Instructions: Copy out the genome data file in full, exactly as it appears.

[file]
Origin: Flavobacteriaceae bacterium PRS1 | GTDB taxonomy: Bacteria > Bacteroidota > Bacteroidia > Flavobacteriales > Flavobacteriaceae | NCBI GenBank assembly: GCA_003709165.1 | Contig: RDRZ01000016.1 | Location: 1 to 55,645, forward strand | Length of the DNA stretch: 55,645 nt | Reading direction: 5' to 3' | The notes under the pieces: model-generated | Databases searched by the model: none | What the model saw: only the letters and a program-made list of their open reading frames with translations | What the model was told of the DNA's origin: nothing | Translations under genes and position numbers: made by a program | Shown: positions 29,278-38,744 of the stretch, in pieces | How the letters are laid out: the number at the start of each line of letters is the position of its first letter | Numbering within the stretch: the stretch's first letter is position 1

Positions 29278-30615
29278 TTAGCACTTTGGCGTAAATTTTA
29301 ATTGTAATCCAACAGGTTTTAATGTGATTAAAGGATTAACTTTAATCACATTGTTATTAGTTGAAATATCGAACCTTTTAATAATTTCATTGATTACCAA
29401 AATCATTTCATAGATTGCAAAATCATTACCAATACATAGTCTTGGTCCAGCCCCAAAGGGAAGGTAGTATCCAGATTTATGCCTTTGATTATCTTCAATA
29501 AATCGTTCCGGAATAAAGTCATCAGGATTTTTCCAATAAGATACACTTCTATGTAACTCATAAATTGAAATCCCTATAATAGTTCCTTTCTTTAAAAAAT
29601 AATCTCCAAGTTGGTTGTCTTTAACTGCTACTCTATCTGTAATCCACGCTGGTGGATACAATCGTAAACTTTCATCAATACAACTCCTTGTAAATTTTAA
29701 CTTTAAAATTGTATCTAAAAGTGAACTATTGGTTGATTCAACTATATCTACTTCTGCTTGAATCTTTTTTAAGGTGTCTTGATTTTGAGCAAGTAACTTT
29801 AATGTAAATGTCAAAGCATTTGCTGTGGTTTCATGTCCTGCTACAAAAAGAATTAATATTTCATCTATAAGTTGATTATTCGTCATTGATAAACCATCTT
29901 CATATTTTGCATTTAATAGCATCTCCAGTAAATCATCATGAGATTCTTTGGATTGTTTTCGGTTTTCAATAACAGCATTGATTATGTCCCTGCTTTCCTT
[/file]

Origin: Flavobacteriaceae bacterium PRS1 | GTDB taxonomy: Bacteria > Bacteroidota > Bacteroidia > Flavobacteriales > Flavobacteriaceae | NCBI GenBank assembly: GCA_003709165.1 | Contig: RDRZ01000016.1 | Location: 1 to 55,645, forward strand | Length of the DNA stretch: 55,645 nt | Reading direction: 5' to 3' | The notes under the pieces: model-generated | Databases searched by the model: none | What the model saw: only the letters and a program-made list of their open reading frames with translations | What the model was told of the DNA's origin: nothing | Translations under genes and position numbers: made by a program | Shown: positions 29,278-38,744 of the stretch, in pieces | How the letters are laid out: the number at the start of each line of letters is the position of its first letter | Numbering within the stretch: the stretch's first letter is position 1

Positions 29278-30615
29278 TTAGCACTTTGGCGTAAATTTTA
29301 ATTGTAATCCAACAGGTTTTAATGTGATTAAAGGATTAACTTTAATCACATTGTTATTAGTTGAAATATCGAACCTTTTAATAATTTCATTGATTACCAA
29401 AATCATTTCATAGATTGCAAAATCATTACCAATACATAGTCTTGGTCCAGCCCCAAAGGGAAGGTAGTATCCAGATTTATGCCTTTGATTATCTTCAATA
29501 AATCGTTCCGGAATAAAGTCATCAGGATTTTTCCAATAAGATACACTTCTATGTAACTCATAAATTGAAATCCCTATAATAGTTCCTTTCTTTAAAAAAT
29601 AATCTCCAAGTTGGTTGTCTTTAACTGCTACTCTATCTGTAATCCACGCTGGTGGATACAATCGTAAACTTTCATCAATACAACTCCTTGTAAATTTTAA
29701 CTTTAAAATTGTATCTAAAAGTGAACTATTGGTTGATTCAACTATATCTACTTCTGCTTGAATCTTTTTTAAGGTGTCTTGATTTTGAGCAAGTAACTTT
29801 AATGTAAATGTCAAAGCATTTGCTGTGGTTTCATGTCCTGCTACAAAAAGAATTAATATTTCATCTATAAGTTGATTATTCGTCATTGATAAACCATCTT
29901 CATATTTTGCATTTAATAGCATCTCCAGTAAATCATCATGAGATTCTTTGGATTGTTTTCGGTTTTCAATAACAGCATTGATTATGTCCCTGCTTTCCTT